Friday, November 07, 2014

The Theistic Evolutionism of Pope Francis and the Emergence of the Soul in the Brain

In his speech this week (October 27) to a Plenary Session of the Pontifical Academy of Sciences, Pope Francis affirmed theistic evolution as compatible with the Catholic Church's teachings.  He thus implicitly rejected scientific creationism and intelligent design theory in their claim that each species of life had to be specially created by God, and so they could not have emerged by natural evolution.

He observed:
"You are addressing the highly complex subject of the evolution of nature. . . . When we read the account of Creation in Genesis, we risk imagining that God was a magician, complete with an all powerful magic wand.  But that was not so.  He created beings, and He let them develop according to the internal laws with which He endowed each one, that they might develop, and reach their fullness.  He gave autonomy to the beings of the universe at the same time in which He assured them of his continual presence, giving life to every reality. . . . The Big Bang theory, which is proposed today as the origin of the world, does not contradict the intervention of a divine creator but depends on it.  Evolution in nature does not conflict with the notion of Creation, because evolution presupposes the creation of beings who evolve."
"As for man, however, there is a change and a novelty.  When, on the sixth day in the account of Genesis, comes the moment of the creation of man, God gives the human being another autonomy, an autonomy different from that of nature, which is freedom. . . ."
Contrary to what was said in some of the news reports about this speech, Pope Francis was not saying anything that had not been said by previous popes.  In 1996, in another speech to the Pontifical Academy of Sciences, Pope John Paul II took essentially the same position in affirming the truth of evolutionary science as consistent with a proper interpretation of Genesis.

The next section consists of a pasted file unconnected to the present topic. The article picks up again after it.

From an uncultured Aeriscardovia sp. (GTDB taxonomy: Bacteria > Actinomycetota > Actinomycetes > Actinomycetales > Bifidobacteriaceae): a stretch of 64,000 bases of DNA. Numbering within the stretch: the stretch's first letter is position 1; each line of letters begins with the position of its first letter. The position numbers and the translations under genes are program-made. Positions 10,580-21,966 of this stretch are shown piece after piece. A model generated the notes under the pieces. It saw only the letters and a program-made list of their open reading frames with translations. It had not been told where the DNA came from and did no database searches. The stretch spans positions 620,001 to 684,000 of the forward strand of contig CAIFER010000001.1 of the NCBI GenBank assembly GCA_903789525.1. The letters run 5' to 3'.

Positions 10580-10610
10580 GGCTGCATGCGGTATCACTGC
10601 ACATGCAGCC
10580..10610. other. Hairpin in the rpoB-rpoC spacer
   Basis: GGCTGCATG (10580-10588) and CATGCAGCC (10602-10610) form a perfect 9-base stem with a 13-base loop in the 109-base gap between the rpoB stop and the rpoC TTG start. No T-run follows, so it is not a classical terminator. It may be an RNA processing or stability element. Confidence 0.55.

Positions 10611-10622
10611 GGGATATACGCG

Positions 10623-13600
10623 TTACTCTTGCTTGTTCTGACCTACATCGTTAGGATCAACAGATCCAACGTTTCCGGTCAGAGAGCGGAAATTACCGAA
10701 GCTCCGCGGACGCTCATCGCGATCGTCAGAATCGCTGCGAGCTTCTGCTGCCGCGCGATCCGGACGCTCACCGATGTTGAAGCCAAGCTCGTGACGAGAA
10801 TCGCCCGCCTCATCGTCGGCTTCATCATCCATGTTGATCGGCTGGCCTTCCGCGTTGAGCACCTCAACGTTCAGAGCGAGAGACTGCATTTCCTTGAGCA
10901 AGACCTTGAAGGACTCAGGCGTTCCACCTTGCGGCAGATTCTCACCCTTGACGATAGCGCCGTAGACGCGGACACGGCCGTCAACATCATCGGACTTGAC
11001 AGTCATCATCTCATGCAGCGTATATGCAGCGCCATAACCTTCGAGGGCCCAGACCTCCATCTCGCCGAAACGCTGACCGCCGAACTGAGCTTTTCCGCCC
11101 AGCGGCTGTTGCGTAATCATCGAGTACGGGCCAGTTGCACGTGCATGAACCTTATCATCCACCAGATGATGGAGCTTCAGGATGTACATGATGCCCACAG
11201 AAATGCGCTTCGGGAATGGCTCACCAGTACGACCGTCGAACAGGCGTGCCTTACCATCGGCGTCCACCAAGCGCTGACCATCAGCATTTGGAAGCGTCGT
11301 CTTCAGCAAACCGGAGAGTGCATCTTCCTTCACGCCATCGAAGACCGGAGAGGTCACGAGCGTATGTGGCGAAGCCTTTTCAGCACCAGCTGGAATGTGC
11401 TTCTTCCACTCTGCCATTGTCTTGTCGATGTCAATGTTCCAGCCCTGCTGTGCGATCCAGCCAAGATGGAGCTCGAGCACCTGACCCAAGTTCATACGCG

The Church's theistic evolutionism is close to what Charles Darwin defended.  Darwin adopted the principle of dual causality, which originated in medieval Islamic and Christian theology.  He spoke of the laws of nature as manifested in evolution as "secondary causes," which left open the possibility of God's creative power acting through "primary causes" to create the original order of nature itself.

Darwin thus allowed for theistic evolution, which has been adopted by a long line of Christian thinkers, including C. S. Lewis, Francis Collins, and Alvin Plantinga.  Darwin rejected the "theory of special creation," which sees God as having to intervene miraculously in nature to specially create each form of life.  But Darwin allowed for God to be understood as the First Cause, the uncaused cause of matter and life.

The one possible point of disagreement between Darwin and the popes is the claim of the popes that the creation of the human species required what Pope John Paul II called an "ontological leap"--a miraculous intervention by God into nature to specially create the human soul with a freedom of thought and action that other animals do not have.  Since the popes accept the idea that God was able and willing to allow natural evolutionary processes to create the species of life, it's hard to understand why this could not also be true for the creation of the human mind through the emergent evolution of the primate brain.

Pope Francis rejects the belief that God was "a magician, complete with an all-powerful magic wand," but then in assuming that God had to miraculously create the human soul outside of any natural evolutionary process, he seems to fall back onto imagining God as a magician.

That the human mind arose from the emergent evolution of the primate brain is perhaps suggested by Michelangelo's famous Creation of Adam fresco on the ceiling of the Sistine Chapel.  In an article in the Journal of the American Medical Association, Dr. Frank Meshberger has pointed out that the image surrounding God and the angels has the shape of a brain, with God's right arm extending through the prefrontal cortex.  Since Michelangelo was known to have performed dissections of the human body, he could have learned enough about neuroanatomy to convey the message that God's gift of human ensoulment was actually the gift of a human brain that might have arisen by natural processes.

Some of my posts on these points can be found herehere, here, here, here, here, here, and here.

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